I really enjoyed reading Flight Patterns because the story it told really kept me reading. The way William was portrayed as a character and the way he and Fedaku conversed was so interesting. Fekadu and William bond over their normal foe, establishing a racial generalization in Flight Patterns. At the point when William relates his trepidation of flying after September eleventh, conceding that he was planning to be encompassed by "a quarter century...
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...be a girl or a boy. I want to be a yellow and orange leaf some little kid picks up and pastes in his scrapbook" (51). In neglecting to address the potential for a future in which generalizations don 't exist, Alexie shuts William 's reality as a spot in which Native Americans will perpetually be astringent, African Americans will always be casualties, and white Americans will everlastingly be in charge of all racial abuse.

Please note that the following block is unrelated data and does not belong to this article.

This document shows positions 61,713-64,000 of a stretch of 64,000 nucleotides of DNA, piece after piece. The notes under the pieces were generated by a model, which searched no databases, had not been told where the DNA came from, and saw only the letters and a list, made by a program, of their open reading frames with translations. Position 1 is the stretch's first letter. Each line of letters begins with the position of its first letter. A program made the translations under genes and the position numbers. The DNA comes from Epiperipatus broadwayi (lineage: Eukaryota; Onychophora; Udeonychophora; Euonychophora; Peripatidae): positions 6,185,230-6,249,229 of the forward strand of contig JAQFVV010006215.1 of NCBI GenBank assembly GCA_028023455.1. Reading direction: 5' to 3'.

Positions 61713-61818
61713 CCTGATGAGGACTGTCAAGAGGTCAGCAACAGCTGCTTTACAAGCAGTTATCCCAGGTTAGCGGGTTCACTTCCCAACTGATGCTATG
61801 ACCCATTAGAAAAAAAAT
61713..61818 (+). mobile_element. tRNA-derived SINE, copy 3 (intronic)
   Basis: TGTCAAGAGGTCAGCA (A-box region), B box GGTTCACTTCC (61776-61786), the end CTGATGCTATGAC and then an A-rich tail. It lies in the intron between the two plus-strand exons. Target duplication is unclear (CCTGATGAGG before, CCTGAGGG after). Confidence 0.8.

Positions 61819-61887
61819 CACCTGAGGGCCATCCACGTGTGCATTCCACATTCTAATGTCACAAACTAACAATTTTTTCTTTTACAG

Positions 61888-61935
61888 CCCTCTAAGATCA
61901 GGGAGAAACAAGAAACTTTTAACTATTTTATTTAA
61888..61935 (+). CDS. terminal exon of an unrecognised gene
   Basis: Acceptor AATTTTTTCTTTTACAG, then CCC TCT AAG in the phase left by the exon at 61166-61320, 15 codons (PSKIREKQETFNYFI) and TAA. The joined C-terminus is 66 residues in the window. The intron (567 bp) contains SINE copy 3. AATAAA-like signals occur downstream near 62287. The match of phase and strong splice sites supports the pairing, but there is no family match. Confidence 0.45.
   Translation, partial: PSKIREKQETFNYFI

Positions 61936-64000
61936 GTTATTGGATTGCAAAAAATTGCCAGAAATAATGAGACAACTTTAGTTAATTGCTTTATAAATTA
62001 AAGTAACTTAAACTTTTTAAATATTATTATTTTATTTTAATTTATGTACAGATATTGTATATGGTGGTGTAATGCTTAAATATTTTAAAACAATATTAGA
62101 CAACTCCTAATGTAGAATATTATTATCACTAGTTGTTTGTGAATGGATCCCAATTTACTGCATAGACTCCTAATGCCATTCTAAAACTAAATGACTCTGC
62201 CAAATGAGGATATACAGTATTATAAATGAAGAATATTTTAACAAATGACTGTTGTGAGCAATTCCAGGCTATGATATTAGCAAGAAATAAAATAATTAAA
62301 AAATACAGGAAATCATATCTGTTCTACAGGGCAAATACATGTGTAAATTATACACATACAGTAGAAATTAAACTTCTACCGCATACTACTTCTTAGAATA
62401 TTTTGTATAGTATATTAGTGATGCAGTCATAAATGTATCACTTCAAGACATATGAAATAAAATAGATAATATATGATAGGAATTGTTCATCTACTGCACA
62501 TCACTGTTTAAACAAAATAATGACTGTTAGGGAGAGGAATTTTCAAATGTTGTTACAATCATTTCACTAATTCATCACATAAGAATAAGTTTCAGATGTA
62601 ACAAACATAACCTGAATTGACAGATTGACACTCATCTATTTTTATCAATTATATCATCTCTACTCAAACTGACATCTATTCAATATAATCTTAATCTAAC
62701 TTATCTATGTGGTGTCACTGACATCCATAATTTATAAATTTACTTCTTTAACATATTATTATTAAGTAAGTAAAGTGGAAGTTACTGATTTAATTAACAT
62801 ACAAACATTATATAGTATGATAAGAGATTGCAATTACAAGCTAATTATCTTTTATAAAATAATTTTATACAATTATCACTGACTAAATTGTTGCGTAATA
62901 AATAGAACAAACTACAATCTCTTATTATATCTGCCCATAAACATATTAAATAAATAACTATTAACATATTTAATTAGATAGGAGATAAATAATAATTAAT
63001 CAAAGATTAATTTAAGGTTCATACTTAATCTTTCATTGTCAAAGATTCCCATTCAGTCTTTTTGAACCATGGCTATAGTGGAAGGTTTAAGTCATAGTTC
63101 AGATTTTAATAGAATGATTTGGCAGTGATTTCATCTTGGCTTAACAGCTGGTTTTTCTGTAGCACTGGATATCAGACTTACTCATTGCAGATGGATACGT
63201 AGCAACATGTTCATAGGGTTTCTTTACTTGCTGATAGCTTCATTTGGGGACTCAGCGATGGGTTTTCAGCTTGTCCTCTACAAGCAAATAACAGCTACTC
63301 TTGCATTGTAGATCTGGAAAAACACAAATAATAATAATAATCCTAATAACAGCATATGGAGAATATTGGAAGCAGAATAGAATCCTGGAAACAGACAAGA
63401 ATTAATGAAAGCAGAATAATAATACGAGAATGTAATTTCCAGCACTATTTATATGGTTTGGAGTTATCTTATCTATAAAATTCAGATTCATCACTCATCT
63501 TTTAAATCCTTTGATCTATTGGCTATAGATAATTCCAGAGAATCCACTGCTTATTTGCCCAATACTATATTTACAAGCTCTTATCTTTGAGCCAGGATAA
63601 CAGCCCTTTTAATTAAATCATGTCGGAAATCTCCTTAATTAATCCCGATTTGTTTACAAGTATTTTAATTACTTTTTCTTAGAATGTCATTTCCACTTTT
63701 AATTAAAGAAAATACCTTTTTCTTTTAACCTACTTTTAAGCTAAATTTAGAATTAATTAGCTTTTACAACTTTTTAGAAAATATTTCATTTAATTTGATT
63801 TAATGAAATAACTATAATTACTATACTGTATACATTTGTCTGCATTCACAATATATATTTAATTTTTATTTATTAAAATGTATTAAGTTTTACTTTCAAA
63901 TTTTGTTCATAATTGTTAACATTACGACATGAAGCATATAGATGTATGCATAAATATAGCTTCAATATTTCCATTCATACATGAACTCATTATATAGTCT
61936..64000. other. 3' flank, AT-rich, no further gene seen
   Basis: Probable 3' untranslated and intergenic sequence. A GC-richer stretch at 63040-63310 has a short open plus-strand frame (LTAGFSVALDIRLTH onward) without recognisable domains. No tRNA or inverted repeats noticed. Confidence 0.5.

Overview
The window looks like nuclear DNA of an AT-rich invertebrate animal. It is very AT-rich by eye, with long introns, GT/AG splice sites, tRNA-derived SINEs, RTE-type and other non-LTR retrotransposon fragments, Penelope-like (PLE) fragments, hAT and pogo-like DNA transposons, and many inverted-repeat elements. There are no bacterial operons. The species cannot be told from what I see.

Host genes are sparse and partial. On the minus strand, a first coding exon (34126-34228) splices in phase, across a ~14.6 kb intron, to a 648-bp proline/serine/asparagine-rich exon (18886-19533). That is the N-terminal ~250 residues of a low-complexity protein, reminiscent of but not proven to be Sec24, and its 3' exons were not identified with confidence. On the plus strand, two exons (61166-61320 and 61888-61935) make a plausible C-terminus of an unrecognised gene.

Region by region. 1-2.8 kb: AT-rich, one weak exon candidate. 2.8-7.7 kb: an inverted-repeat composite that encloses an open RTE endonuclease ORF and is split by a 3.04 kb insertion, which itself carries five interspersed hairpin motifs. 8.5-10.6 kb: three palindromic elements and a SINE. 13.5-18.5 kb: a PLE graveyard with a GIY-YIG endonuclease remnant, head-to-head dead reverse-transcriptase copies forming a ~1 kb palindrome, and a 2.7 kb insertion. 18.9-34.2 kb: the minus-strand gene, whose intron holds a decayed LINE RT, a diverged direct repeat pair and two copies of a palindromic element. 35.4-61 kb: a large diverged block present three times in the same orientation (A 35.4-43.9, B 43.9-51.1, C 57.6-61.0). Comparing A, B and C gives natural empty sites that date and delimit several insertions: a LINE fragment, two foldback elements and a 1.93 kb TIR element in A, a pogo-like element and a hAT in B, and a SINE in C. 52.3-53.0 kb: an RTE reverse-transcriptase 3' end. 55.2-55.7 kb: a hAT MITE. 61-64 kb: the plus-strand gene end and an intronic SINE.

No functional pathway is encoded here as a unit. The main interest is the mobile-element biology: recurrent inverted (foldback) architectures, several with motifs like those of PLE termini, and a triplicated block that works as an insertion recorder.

At the end of Flight Patterns Alexie really leaves you wondering about Fedaku and his story, because you don’t know whether to believe him or not. Alexie does not show us whether William believes him or not and I really enjoy that, it really gets you to think about it. William doesn’t know if Fedaku is lying or not but he wants to believe him. William unsurely says, “Your stories, I want to believe you.” It really makes you wonder, and I love that.
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